Legal Reference for Public Libraries: Classify the Need

To determine which resources to look at first, it is helpful to classify the need - figure out what the patron is looking for by category, rather than topic. With legal information, the need falls generally into four categories. Many questions will fall into more than one category.

Once you have figured out which category or categories the question is for, you can move forward in selecting the resources to provide, or, if you have identified that the resources are not accessible in your library, point them to where they can find those resources.

Category 1: Information

Information is, simply, discussion about the law or an area of interest.
The patron may not be pursuing legal action of any kind, but is curious or just wishes to know about something. They may be thinking about taking action, but need more information before deciding. This category is also where many requests for legal advice fall - you can give information and also referrals for legal assistance (see Category 4: Legal Assistance, below).

Examples of requests for information:

  • What are my chances of getting full custody of my children in the divorce?
    You can find information on custody, generally.
  • Can I record a phone call without telling the other person?
    Look for information about audio-recording and privacy.
  • What can I do if my former landlord refuses to return my security deposit?
    There is an abundance of information about security deposit returns.

Category 2: Law

Text of a statute, regulation, case, or rule.
Usually, the patron has some kind of citation indicating the material they wish to see. Sometimes the citation is incomplete or incorrect in some manner. If you cannot locate the specific material, check the citation using the tools provided through this website.

Examples of requests for law:

  • I need a copy of Brown vs. Board of Education.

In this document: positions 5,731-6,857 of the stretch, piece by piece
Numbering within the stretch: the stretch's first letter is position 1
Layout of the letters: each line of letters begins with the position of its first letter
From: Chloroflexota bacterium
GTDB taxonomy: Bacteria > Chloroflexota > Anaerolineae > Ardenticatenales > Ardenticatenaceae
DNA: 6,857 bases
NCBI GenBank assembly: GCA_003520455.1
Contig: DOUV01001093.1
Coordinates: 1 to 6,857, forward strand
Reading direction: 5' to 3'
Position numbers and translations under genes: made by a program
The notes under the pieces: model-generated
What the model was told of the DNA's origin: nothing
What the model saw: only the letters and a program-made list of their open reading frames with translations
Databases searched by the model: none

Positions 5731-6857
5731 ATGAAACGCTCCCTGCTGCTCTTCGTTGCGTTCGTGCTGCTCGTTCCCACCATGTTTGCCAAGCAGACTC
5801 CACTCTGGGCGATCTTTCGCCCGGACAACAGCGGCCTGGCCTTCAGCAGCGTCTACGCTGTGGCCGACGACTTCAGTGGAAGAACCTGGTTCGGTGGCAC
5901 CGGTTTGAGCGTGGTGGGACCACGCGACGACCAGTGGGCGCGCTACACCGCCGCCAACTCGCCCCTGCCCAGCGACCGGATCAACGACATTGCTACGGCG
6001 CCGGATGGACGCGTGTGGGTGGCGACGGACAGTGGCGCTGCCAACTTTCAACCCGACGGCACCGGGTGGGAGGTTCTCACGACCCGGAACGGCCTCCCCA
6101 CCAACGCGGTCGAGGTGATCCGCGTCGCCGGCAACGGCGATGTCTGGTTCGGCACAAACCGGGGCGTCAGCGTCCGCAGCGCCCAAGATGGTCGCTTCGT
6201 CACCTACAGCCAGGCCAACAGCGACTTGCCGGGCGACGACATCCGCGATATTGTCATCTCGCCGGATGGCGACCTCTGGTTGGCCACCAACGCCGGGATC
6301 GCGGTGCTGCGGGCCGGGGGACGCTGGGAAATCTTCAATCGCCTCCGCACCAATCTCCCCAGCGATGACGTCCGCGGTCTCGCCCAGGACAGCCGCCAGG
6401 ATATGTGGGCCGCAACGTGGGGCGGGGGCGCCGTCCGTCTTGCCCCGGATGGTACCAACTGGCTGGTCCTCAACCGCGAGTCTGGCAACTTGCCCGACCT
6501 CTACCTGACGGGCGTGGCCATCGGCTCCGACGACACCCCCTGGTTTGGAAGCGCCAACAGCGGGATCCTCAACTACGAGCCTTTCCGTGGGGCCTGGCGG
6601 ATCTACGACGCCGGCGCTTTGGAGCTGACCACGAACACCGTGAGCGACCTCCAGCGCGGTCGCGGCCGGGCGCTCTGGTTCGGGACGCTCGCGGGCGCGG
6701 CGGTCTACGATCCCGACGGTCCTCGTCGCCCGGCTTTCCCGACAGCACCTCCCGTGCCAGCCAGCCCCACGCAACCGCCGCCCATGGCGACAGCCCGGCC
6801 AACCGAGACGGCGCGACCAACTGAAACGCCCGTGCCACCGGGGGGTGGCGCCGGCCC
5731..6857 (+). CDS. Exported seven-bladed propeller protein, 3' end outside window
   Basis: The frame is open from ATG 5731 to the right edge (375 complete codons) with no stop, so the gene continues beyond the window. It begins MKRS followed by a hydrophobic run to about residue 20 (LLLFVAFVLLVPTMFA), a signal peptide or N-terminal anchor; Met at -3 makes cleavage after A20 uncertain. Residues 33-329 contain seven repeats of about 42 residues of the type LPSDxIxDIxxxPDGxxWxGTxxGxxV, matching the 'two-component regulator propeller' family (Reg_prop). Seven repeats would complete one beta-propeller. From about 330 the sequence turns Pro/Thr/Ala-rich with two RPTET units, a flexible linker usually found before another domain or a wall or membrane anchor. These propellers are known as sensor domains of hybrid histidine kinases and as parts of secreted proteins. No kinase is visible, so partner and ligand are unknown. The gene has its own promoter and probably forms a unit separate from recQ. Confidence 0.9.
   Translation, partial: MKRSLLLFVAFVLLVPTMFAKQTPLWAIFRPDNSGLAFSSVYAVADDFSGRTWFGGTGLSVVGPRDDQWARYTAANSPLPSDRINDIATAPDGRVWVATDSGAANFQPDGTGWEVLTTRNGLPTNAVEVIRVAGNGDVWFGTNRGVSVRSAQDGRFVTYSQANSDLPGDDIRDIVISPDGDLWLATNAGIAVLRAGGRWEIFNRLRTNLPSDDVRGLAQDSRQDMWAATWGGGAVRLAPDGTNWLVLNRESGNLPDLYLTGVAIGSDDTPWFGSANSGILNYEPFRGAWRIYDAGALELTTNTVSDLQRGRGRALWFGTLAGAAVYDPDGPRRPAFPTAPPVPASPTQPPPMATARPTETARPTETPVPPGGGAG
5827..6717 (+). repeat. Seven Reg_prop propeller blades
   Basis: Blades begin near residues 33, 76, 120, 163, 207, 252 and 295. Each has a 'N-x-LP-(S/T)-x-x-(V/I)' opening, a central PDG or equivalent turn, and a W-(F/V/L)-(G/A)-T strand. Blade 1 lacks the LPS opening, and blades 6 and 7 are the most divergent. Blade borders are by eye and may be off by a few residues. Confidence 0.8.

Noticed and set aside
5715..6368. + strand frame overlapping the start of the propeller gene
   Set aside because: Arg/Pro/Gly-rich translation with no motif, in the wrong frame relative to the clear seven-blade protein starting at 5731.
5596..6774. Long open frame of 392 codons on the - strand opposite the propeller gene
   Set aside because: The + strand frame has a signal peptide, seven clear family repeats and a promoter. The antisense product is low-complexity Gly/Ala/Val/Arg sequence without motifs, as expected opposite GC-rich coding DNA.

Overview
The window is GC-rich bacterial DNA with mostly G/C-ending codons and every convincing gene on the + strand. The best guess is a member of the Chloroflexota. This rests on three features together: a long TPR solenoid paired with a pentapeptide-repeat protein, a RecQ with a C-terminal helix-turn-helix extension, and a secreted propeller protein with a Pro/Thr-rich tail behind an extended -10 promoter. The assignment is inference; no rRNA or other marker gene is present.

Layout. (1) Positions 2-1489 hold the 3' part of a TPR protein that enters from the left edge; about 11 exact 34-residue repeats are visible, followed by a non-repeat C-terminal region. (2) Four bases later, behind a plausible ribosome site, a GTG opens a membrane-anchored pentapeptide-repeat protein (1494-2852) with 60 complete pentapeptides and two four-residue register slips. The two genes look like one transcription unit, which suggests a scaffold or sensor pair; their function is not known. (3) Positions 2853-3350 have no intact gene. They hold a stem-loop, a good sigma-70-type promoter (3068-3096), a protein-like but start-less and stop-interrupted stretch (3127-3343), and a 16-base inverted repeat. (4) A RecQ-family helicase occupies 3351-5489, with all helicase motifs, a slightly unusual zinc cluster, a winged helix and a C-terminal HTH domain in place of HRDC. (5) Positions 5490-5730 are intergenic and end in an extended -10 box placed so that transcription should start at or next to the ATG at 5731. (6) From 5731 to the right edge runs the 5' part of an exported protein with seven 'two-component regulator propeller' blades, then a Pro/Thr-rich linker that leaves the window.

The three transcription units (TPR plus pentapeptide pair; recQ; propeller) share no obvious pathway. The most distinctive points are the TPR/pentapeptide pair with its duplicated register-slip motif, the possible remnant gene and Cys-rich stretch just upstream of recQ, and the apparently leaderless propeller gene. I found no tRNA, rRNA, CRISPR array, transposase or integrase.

• My traffic ticket says TA 21 801.1. What does that mean?

Category 3: Services

Need for assistance with law or government services.
Some legal questions are related to the services or benefits provided by government agencies, like Medicare or unemployment. Often, the agency managing the benefit has information on their website, and has contact information where patrons can call to get responses to their questions.

Examples of services questions:

  • How do I terminate Medicare Part B benefits?
  • How can I get my Section 8 voucher back?
  • What happens if I get an unemployment check after I found a job?

Category 4: Legal Assistance

Need for someone who can provide interpretive guidance, analysis, or help writing legal documents.
A question for legal assistance is often also, or phrased as, a question for legal information. Many people do not recognize the difference or separate the two in their minds. You can provide the information (see Category 1 above), then point them to locations where they can get interpretive guidance in moving forward.

Examples of legal assistance questions:

  • Can I break my lease if my apartment is infested with bugs?
    You can provide general information on lease-breaking, but since you cannot tell them whether their own situation qualifies to break a lease, you would also refer them to an attorney, usually through a self-help center, to speak to someone who can assess their situation and advise them.
  • My ex is saying nasty things about me on her social media sites. Can I sue her for defamation?
    You can provide general information about defamation in Maryland, but since you cannot tell the person whether the acts committee qualify as defamation, you also want to point them to legal assistance.
  • Can I get custody of my grandchildren?
    You can provide general information about custody and related procedures, but again, because you cannot assess their individual circumstances, you will also want to refer them to legal assistance

Reassess As You Go

Remember to reassess the question as you move along. A question for information may include a need for legal assistance and/or a need for referrals for government services. Many requests for specific documents (a Code section, for instance), may be embedded in a general request for information.

Last revised 05/09/2018